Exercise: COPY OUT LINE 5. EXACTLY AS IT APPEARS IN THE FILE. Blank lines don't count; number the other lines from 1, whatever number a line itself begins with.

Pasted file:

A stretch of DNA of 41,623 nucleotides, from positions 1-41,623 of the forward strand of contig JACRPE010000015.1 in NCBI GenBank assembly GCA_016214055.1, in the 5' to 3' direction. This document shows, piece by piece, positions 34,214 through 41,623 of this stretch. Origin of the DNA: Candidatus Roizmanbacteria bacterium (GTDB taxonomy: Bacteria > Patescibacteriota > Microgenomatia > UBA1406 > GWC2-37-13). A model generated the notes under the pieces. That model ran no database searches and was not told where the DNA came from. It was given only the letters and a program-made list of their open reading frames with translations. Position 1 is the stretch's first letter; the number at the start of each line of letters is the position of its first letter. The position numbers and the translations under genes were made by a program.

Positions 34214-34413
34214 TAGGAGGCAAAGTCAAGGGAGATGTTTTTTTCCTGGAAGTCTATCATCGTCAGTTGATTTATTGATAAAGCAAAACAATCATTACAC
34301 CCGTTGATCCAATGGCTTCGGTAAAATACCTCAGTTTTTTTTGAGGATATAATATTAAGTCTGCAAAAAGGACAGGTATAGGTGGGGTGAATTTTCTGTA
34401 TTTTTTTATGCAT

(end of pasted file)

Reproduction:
34401 TTTTTTTATGCAT